Back to Living Better

Be aware of kidney-damaging foods

"Take care of your heart," yes, but "Take care of your kidneys," is not something you typically hear your doctor say. The importance of these two amazing organs is often overlooked. They are a major powerhouse that keep your entire body healthy by filtering out toxins and extra fluid in your blood. They also make hormones that keep your bones strong and your blood healthy. If they start to fail, harmful wastes will build up in your system and lead to the demise of other organs.

"Damage to the kidneys is often irreversible, so people who don't take care of their kidneys could face significant health risks which result in dialysis or even a kidney transplant," says Sally Brozek, registered dietitian at Piedmont.

To avoid these extreme lifestyle changes, Brozek brings light to common pleasures in life that are actually harmful to these vital organs and should be minimized or even removed from your diet.

1.  Salt

Sodium overload leads to increased blood pressure, which puts a strain on your kidneys. The typical American diet has been estimated to contain about 3,300 mg of sodium per day, which is much higher than the 2,300 mg daily maximum (about a teaspoon of salt) recommended by the government for healthy adults.

According to the Centers for Disease Control and Prevention, 75 percent of the sodium Americans consume is found in processed food and restaurant meals.

Other common high-sodium foods that may be lurking in your pantry or refrigerator include:

  • Canned soups
  • Processed meats like lunch meats, hot dogs, sausages
  • Frozen pizza
  • Frozen dinners
  • Snack foods like chips, crackers, pretzels
  • Condiments like ketchup, BBQ sauce, soy sauce
  • Salad dressing
  • Pickled foods like pickles, olives, beets
  • Canned vegetables

2.  Sugar

It doesn't take having a sweet tooth to indulge in sugar. Sugar is found in most foods, natural and processed, so it's important to be aware of the fact that it is lurking in abundance. Fruits are a source of natural sugar, which offer many vitamins and minerals our bodies need. It’s foods with added sugars, however, that tend to be low on the nutritional value scale. It may surprise you that condiments, bread, and other snack foods contain added sugar too.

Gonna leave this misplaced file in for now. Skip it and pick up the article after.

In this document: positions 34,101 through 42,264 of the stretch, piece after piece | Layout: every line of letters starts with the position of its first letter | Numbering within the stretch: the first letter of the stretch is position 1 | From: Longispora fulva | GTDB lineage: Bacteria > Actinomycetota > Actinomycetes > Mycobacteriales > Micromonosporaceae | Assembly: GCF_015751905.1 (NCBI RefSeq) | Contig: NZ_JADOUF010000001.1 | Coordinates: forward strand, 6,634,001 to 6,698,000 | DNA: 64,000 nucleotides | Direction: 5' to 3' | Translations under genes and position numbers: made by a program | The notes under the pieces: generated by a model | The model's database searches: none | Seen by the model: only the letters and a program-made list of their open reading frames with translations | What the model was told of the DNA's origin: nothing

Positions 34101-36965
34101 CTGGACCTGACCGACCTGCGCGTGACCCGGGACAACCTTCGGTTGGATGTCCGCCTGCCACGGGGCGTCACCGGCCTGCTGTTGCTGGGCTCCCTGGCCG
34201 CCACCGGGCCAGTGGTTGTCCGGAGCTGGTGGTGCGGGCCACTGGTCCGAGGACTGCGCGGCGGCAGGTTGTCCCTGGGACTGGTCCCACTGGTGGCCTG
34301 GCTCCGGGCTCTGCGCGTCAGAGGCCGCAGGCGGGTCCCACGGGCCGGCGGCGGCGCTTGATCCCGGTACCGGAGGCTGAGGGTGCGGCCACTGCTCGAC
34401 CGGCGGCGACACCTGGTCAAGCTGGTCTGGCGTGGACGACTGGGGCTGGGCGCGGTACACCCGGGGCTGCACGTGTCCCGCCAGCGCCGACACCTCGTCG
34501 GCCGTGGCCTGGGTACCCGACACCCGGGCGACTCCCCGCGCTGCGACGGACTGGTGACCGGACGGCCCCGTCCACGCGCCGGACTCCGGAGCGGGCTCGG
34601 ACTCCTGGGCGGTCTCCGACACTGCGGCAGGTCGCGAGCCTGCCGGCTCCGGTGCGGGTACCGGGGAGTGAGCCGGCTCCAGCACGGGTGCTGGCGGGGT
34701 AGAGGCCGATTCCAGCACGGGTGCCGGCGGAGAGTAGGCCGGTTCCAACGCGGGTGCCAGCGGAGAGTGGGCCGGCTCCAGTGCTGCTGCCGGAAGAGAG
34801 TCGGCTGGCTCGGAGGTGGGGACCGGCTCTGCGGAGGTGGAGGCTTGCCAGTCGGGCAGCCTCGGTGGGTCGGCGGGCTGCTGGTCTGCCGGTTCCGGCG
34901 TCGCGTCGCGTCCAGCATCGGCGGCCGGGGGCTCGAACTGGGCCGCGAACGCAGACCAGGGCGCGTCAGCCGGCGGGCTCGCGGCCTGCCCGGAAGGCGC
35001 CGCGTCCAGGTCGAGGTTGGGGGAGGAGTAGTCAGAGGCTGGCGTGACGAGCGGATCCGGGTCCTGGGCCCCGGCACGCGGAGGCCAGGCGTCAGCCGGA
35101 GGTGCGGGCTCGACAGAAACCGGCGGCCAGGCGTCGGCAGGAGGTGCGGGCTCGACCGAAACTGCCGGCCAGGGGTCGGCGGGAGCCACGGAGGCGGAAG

3.  Sodas

According to the American Kidney Fund, a recent study suggests that drinking two or more carbonated sodas, diet or regular, each day may increase your risk for chronic kidney disease. Carbonated and energy drinks have both been linked to the formation of kidney stones.

4. Meat & Dairy Products

Diets high in animal protein from meats and dairy products can cause kidney damage because they can be very hard to metabolize. This places a heavy burden on the kidneys, making it hard for them to eliminate waste products. A high-protein diet may cause or exacerbate existing kidney problems. In addition, studies show many health benefits to moving away from an animal-based diet towards one based on plants. Colorful plant foods are nutritional powerhouses and can prevent chronic disease.

5. Caffeine

Caffeine found in coffee, tea, soda, and foods can also place a strain on your kidneys. Caffeine is a stimulant, which can cause increased blood flow, blood pressure and stress on the kidneys. Excessive caffeine intake has also been linked to kidney stones.

6. Genetically Modified Organisms (GMOs)

A large percentage of our processed foods contain genetically modified organisms (GMOs). Unfortunately, the long-term health effects of GMO crops on humans remain unknown due to the lack of studies. However, studies on animals indicate that serious health effects are linked to GMOs. These include changes in major organs like the kidneys.

It's nearly impossible to avoid of all of these foods, but Brozek advises people to eat a wide variety of foods and eat processed foods in moderation.

"Once you lose kidney function, it becomes very involved and very costly to make up for damage to these important organs. They are vital to keeping your body toxin-free."

For more information on kidney disease, visit Living Better’s Liver, Kidney & Pancreas page.

Need to make an appointment with a Piedmont physician? Save time, book online.

Related Stories

Schedule your appointment online